Electrolyte
disturbances
Not enough convincing
evidence to support
use over Mannitol
No changes in
neurologic outcome
over Mannitol
SUPPORTIVE CARE
• Sedation / Pain management
• Nutrition
• Stress Ulcer prophylaxis
• DVT prophylaxis
• Skin care
• Oral hygiene
CONTINUED HOSPITAL COURSE
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IVC filter placed (DVT risk with ICH)
Percutaneous bedside tracheostomy placed, dobbhoff placed for
nutrition
Required a few days of Levophed for goal CPP > 60
ICP’s remained relatively normal
Gradually began to open eyes, and although not commanding,
localized purposefully to stimulus
~ 12 days post-injury, nodding to questions, trying to mouth
words, began sitting on edge of bed
~ 18 days post-injury, speaking more sense, less agitation,
progressing in PT/OT/Speech, trach removed
Discharge to a brain rehab facility ~ 3 weeks post-injury
SPINAL CORD INJURY
• 12,000 new cases each year
• Average age at time of injury ~ 40 years
• 77% of these are males
• $4 Billion spent annually on acute and
chronic care of spinal cord injured patients
•
(Chittiboina, et al. 2012)
CAUSES OF SCI
Cause%
MVC's
Falls
Violence
Other/unknown
Sports
(Chittiboina, et al. 2012)
CASE STUDY #3
• 22 y/o male dove into shallow lake. Friends
pulled him out of water, patient unable to
move arms or legs. In ED, cervical CT scan
showed at C7 burst fracture.
CT CERVICAL SPINE
MRI CERVICAL SPINE
INITIAL NEUROLOGICAL EXAM
• Alert and oriented with normal speech
• CN II – XII grossly intact
• Motor exam showed preserved biceps 3+/5,
triceps 2/5 bilaterally, Hand intrinsics absent
on right side, subtle finger movement on left
side
• No motor or sensory perception below C7
• + priapism
DISCUSSION
• “Level of Injury”
• “Complete Injury vs Incomplete Injury
• Spinal shock
LEVEL OF INJURY
• Some use level of completely normal
function
• Some use most caudal segment with motor
function at least 3/5
• Know the major spinal nerve root motor
distribution
• Know the major spinal nerve root sensory
dermatomes
MAJOR SPINAL NERVE ROOT MOTOR
DISTRIBUTIONS
Segment
Muscle
Action to Test
C1 – C4
Neck muscles
C3, C4, C5
Diaphragm
Inspiration/FEV1
C5, C6
Deltoid, Biceps
Abduct arm, Elbow flexion
C6, C7
Extensor carpi radialis
Wrist extension
C7, C8
Triceps, Extensor digitorum,
hand intrinsics
Elbow Extension, Finger
Extension
L2, L3
Iliopsoas
Hip flexion
L3, L4
Quadriceps
Knee extension
L4, L5
Medial hamstrings, tibialis
anterior
Ankle dorsiflexion
L5, S1
Lateral hamstrings, posterior Foot inversion, great toe
tibialis, extensor hallucis
extension, ankle
longis
plantarflexion
MUSCLE STRENGTH
Grade
Strength
0
No contraction
1
Flicker or trace contraction
2
Movement with gravity eliminated
3
Movement against gravity
4
Movement against resistance
4 – slight resistance
4
moderate resistance
4+
strong resistance
5
Normal strength
SENSORY DERMATOMES
DISCUSSING SPECIAL REFLEXES IN SCI
• Priapism
• Cremasteric reflex
• Anal cutaneous reflex (“anal wink”)
• Bulbocavernous reflex
COMPLETE VS INCOMPLETE SCI
Incomplete lesion
• Any residual motor or
sensory function more
than 3 segments below the
level of injury
• Sensation or voluntary
movements in LE’s
• Preserved sensation
around anus, voluntary
rectal sphincter
contraction
Complete lesion
• No preservation of any
motor and/or sensory
function more than 3
segments below the level
of injury
SPINAL SHOCK
• Hypotension following spinal cord injury
• Interruption of the sympathetics (implies
injury above T1)
• Loss of vascular tone below level of injury
• Leaves parasympathetics relatively unopposed causing a
relative bradycardia
• Loss of muscle tone results in venous
pooling
• Blood loss from other associated wounds
TREATMENT COURSE
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Cervical immobilization with rigid collar initially
Methylprednisolone drip started per protocol
Placed in cervical tongs by Neurosurgeon in ICU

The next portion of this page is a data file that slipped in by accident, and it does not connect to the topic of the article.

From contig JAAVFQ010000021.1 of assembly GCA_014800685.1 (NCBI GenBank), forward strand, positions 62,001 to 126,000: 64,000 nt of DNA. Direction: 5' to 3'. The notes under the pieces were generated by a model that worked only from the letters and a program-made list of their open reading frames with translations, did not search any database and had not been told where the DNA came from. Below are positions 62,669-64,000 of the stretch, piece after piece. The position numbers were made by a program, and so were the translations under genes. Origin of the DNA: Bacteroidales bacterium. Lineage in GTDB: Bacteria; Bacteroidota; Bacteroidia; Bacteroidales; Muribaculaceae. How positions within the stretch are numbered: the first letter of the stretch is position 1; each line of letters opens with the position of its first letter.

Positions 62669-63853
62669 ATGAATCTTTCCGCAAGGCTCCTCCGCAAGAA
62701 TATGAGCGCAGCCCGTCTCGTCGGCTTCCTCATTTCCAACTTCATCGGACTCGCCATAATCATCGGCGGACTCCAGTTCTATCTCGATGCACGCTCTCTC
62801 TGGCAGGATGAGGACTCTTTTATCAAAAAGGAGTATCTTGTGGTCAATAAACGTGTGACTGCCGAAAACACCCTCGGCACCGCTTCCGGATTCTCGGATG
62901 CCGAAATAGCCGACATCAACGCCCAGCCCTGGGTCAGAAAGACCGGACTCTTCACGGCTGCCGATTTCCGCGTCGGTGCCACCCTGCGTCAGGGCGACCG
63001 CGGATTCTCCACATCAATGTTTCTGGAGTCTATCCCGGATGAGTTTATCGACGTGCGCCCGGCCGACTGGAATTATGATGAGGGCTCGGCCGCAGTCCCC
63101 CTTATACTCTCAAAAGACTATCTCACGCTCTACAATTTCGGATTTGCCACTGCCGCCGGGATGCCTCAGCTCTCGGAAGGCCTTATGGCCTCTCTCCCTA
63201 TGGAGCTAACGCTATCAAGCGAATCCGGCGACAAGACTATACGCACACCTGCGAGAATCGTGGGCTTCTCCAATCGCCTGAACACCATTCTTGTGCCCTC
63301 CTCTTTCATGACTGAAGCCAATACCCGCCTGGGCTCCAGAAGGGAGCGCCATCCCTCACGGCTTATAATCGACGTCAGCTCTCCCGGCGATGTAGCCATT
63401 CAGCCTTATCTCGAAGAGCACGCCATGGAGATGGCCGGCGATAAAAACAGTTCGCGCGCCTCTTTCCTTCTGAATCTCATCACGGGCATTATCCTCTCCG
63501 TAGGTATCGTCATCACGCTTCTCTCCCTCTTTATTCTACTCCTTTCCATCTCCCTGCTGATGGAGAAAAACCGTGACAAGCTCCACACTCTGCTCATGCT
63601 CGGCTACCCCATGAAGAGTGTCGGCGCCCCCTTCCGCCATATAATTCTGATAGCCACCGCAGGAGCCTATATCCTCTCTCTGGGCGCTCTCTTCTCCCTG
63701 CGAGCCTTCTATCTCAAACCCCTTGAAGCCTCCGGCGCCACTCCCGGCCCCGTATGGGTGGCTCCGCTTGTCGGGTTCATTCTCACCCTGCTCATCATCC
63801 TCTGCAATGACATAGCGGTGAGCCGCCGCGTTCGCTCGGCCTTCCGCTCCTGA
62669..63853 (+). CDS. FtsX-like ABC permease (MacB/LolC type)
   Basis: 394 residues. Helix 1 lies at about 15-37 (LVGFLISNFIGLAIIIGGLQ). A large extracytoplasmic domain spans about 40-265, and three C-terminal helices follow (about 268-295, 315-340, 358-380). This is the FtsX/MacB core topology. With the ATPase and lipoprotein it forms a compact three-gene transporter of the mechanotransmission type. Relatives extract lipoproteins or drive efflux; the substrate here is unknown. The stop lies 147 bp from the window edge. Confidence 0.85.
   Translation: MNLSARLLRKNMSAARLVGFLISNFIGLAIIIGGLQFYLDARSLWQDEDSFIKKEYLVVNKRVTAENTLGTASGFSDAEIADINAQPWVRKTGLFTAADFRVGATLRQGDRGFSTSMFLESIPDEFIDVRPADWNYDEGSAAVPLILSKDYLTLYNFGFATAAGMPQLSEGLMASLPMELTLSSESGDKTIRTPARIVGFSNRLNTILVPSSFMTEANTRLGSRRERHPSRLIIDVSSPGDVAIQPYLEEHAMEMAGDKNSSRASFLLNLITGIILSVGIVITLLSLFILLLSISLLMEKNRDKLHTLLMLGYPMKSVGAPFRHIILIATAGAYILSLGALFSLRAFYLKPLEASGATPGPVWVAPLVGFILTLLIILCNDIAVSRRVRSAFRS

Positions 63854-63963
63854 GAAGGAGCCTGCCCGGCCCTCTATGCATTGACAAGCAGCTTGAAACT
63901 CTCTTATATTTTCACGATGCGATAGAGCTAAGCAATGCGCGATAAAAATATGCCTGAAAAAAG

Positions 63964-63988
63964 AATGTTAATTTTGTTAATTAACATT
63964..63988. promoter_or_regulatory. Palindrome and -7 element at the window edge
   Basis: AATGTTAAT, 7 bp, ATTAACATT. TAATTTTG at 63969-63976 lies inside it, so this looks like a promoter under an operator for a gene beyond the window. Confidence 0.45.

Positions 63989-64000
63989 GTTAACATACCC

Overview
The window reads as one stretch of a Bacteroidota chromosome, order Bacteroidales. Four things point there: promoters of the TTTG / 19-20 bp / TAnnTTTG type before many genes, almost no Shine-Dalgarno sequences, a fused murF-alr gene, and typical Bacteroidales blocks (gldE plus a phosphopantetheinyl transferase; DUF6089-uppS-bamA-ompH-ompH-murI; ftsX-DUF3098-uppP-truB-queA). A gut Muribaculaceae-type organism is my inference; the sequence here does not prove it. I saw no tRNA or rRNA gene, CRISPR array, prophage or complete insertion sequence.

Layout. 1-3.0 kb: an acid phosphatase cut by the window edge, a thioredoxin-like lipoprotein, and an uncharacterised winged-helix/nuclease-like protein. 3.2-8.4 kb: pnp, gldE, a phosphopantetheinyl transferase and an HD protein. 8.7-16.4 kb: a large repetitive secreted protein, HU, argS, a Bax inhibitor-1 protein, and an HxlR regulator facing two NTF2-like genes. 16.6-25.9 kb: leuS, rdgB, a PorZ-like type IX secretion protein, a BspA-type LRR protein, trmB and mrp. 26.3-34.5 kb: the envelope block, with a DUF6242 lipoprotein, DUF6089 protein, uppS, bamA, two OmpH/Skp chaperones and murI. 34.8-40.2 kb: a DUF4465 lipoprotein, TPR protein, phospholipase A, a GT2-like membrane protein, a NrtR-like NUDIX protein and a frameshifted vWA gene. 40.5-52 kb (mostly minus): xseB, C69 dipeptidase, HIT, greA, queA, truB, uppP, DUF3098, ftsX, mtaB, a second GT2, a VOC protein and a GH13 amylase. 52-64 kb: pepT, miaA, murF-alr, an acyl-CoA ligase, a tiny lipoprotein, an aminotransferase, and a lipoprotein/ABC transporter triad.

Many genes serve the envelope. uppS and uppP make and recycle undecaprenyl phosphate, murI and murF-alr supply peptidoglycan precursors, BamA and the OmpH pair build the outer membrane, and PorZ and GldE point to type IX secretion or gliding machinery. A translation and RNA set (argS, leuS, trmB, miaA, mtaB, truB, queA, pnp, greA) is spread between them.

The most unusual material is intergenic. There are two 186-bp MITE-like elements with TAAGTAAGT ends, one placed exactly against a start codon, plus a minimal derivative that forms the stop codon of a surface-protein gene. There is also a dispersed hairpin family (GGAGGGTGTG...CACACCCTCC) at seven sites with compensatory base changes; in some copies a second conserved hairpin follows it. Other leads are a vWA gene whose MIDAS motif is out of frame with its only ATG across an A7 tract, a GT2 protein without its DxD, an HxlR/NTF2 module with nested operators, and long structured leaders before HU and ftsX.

Central/Arterial lines placed
Levophed drip used in ICU for maintaining SBP > 90
SCD’s for DVT prophylaxis
Foley catheter insertion
NPO
SUP: Protonix 40 mg IV daily
Anxiety & Pain control with small doses Ativan/Fentanyl as
needed
Pre-operative readiness for surgical stabilization
CERVICAL TRACTION
• Level III recommendation
• Purpose: to restore anatomic alignment
• Complications:
• Skull penetration of pins
• Reduction of cervical dislocations may cause neurologic
deterioration (i.e. retropulsed disc)
• Higher level injuries (C1-C3) need caution (fragments
pulled toward canal)
• Infection (Osteomyelitis) – good pin care is essential
SURGICAL STABILIZATION
HOSPITAL COURSE / OUTCOME
• Early physical and occupational therapies
• Improving left hand intrinsics by POD 2
• Transferred to a Spinal Cord Rehab facility
by POD 3
STEROID PROTOCOL IN SCI
• Still highly controversial
• Considered Level III Recommendation
• Asserted that beneficial (sensory & motor)
effects at 6 weeks, 6 months and 1 year are
seen for both complete and incomplete
injuries only if given within 8 hour of injury
•
(Greenberg, 2010)
STEROID PROTOCOL
• Administration:
• 16 Gm/256 ml bacteriostatic water
• 30 mg/kg initial IV bolus over 15 minutes, followed by 45
minute pause, then maintenance drip at 5.4 mg/kg/hour x
23 or 47 hours**
•
(Greenberg, 2010)
DVT PROPHYLAXIS IN SCI
Level I
Recommendation
Level II
Recommendations
* LMW heparin, rotating bed, • Not recommended: lowadjusted dose heparin or
dose heparin used alone
some combination of these
• Not recommended: oral
measures
anticoagulation alone
* Low dose heparin +
pneumatic compression
stockings or electrical
stimulation
*Titrate dose of SQ heparin q 12
hours to a PTT of 1.5 x control
*Heparin 5000 units q 12 hours
(Greenberg, 2010)
Level III
Recommendations
• Duplex doppler
ultrasound, venography
are recommended as
diagnostic tests for DVT
in patients with SCI
• Vena Cava interruption
filters for patients who do
not respond to or are not
candidates for
anticoagulation
EVALUATING STABILITY
TYPES OF VERTEBRAL FRACTURES
BRACING OPTIONS
REFERENCES
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Blumenfeld, H. Neuroanatomy through Clinical Cases. Sinauer
Associates, Inc., Sunderland, Massachusetts; 2002.
Fix, J.D. Neuroanatomy. Lippincott Williams & Wilkins, 3rd
edition, 2002.
Greenberg, M.S. Handbook of Neurosurgery. Thieme Publishing,
7th edition, 2010.
Heegard, W. & Biros, M. (2007). Traumatic Brain Injury.
Emergency Medicine Clinics of North America, 25, 655-678.
Lindsay, K.W., Bone, I. & Callander, R. Neurology and
Neurosurgery Illustrated. Churchill Livingstone, 4th edition, 2004.
Ling, G. & Marshall, S. A. (2008). Management of Traumatic Brain
Injury in the Intensive Care Unit, Neurologic Clinics, 26, 409-426.
Chittibonia et al. (2012). Head and Spinal Cord Injury. Neurology
Clinics, 30 (1), 241-276.